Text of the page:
Turkey Hunting in Los Angeles County

Interested in turkey hunting in Los Angeles County? Read on to find out details about turkey hunting in Los Angeles County…

In Los Angeles County the best time to hunt turkey is in the spring. The hunting season generally starts at the end of March and runs through early May under the category of general season. However, there is an extension for junior hunting license holders as well as spring archery which run through the middle of May.

The shooting hours for turkey hunting in Los Angeles County are established to run from a half hour before sunrise to 4 PM in the evening. The main reason for an early stop time in the spring season as compared to the fall is because the season falls during the breeding season of turkeys.

In order to maintain the populations of the nesting hens; shooters are allowed only to take the gobblers and bearded hens during the spring. This means that the hens will be able to nest and maintain the turkey population for hunting season year after year. The birds can then survive two seasons every year of the spring and fall without feeling the pressure of the hunt on their population.

Normally the turkeys are known to roost communally and flock at few trees for roosting at night. They can become very vulnerable by the end of the day when they return to the roost. If they are startled by gunshots and hunters as they want to return to the roost they might wander off and end up in unfamiliar roosts. This would make them very vulnerable to predators and hunters.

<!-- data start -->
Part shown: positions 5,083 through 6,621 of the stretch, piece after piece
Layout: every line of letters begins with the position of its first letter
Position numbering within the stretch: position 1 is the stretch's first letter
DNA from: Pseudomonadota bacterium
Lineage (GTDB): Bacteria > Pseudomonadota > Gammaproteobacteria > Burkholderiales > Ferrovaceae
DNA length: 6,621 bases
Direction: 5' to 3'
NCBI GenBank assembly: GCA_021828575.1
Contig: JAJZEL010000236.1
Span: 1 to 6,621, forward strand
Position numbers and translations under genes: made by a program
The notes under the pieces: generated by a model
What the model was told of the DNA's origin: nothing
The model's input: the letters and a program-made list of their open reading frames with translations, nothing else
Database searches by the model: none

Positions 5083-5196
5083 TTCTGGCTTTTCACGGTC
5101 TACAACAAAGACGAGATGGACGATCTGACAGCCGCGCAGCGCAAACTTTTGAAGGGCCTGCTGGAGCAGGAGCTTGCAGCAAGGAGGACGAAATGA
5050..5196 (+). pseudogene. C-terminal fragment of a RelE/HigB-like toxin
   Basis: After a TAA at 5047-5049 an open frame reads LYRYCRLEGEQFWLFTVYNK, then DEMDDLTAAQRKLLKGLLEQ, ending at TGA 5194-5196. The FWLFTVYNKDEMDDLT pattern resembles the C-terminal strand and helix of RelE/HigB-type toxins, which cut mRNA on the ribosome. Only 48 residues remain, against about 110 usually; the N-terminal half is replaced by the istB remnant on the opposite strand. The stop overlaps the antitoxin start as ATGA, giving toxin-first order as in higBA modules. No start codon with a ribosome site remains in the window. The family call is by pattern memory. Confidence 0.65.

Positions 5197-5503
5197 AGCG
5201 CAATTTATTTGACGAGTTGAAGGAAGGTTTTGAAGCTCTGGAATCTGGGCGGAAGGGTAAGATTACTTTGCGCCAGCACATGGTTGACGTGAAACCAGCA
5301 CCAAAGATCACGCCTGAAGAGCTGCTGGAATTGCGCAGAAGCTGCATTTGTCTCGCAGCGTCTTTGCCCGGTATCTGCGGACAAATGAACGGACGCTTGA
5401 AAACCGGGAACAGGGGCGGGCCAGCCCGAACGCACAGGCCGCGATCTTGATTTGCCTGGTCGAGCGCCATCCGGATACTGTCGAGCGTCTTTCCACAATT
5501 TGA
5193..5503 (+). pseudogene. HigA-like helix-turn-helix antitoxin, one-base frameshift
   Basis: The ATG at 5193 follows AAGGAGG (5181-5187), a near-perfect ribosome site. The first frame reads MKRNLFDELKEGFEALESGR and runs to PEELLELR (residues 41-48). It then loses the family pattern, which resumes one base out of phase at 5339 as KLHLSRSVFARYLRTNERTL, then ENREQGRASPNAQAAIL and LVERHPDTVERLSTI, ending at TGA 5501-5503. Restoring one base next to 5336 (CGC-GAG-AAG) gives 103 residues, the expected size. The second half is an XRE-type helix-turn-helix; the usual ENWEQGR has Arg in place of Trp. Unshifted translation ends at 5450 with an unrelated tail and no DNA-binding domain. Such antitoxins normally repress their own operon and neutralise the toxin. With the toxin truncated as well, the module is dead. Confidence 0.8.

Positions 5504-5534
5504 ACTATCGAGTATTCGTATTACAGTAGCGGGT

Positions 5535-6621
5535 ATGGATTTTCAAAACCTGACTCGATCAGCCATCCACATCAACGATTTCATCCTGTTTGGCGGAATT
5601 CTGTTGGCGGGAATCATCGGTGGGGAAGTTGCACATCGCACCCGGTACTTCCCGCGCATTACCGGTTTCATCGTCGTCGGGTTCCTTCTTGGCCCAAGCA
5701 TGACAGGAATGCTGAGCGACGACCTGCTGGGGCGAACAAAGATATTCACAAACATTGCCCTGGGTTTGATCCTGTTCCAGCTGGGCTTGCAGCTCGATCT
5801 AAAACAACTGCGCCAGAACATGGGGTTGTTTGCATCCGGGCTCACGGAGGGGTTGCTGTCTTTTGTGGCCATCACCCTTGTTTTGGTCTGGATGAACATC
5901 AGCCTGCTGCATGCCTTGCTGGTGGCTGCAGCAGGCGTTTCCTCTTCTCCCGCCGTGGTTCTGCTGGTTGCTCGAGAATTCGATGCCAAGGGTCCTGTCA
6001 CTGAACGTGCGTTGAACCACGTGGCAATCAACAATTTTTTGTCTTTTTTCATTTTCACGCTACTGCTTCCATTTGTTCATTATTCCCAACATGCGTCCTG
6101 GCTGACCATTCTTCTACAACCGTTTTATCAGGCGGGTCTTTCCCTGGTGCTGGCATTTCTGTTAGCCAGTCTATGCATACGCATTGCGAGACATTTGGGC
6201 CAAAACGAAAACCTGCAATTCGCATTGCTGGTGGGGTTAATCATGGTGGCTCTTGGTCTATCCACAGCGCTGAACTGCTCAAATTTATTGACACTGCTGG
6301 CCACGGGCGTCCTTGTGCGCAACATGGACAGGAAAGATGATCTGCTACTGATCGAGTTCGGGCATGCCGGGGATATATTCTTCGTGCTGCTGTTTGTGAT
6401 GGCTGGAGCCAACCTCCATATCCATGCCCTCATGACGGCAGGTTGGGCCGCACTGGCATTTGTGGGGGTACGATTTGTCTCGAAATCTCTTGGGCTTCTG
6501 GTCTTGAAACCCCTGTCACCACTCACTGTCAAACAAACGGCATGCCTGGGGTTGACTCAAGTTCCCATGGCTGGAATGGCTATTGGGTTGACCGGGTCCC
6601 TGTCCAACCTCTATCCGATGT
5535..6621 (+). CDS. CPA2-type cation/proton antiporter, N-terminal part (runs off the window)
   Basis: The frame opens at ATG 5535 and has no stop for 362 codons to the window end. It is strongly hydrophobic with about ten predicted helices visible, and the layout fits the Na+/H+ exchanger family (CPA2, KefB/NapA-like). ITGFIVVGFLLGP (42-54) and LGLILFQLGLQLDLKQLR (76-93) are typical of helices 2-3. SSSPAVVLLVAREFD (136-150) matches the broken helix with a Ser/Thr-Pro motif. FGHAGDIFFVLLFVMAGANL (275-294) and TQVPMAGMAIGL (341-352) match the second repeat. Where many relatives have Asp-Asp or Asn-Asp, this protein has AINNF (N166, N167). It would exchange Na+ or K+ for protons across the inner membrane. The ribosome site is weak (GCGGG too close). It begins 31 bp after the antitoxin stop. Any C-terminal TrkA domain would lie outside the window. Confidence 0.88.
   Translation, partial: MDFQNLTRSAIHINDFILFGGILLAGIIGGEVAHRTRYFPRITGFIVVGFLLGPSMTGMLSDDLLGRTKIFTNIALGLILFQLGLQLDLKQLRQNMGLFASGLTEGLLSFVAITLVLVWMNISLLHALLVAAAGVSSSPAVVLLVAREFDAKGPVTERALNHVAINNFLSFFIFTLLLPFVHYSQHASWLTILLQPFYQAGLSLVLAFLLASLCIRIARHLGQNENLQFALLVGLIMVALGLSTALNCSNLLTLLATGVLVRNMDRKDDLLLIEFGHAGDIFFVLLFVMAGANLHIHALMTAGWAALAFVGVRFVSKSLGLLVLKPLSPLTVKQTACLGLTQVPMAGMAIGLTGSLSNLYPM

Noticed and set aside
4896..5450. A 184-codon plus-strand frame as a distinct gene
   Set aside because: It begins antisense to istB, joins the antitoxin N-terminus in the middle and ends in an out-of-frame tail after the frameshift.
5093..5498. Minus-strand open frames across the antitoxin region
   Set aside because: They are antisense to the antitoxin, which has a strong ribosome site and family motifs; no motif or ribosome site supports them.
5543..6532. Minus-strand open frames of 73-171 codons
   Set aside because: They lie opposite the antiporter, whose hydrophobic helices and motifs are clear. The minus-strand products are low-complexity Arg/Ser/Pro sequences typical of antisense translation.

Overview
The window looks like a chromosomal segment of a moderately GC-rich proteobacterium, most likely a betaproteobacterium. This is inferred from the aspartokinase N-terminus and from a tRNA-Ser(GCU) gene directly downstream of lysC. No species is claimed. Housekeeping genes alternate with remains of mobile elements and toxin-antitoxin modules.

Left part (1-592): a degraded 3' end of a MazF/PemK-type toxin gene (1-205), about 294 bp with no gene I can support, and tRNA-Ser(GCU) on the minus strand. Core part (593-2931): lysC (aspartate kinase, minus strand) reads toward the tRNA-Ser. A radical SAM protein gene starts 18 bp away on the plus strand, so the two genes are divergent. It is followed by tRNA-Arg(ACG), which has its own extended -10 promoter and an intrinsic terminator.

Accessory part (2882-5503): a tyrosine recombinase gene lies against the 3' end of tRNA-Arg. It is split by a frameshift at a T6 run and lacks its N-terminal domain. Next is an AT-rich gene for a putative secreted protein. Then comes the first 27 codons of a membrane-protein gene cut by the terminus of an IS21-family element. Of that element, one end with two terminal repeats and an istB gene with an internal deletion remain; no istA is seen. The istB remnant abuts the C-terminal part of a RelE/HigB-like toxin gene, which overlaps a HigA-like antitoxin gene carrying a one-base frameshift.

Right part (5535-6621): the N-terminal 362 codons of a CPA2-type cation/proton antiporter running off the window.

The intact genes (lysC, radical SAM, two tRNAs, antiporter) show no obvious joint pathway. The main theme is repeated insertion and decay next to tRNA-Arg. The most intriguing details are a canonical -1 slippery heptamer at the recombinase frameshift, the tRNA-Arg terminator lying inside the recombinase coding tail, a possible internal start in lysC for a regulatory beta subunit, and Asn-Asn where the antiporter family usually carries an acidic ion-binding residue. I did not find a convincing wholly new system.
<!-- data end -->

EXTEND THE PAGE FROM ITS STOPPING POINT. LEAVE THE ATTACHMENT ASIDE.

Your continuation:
Location of Turkey in Los Angeles County

Los Angeles County has a fairly large population of huntable turkey. They’re mostly found in the pine woodlands or the mixed oak forests and have been spotted in the Central Valley along with the river bottom habitat. While you may have good opportunities to hunt on public lands most of the turkeys will be found on privately owned land which you will require permission to access.

Turkeys are found in most of the national forests across Los Angeles County. From the Bureau of Land Management land to the Department of Fish and Game and the Wildlife Areas in Northern California, you can find turkey populations across these habitats but they’re available in small pockets and somewhat difficult to access. Often you can find local government land which is open for public hunting.

Turkey hunting in Los Angeles County generally requires you to do some homework before you start off scouting the lands. The main reason for this is that most of the hunting areas are private access areas.

It is recommended that you always carry a map from the Bureau of Land Management in order to identify locations. Apart from this you can find updated information on the change in ownership of land as well as find out from them which land areas are populated with a good number of turkeys.

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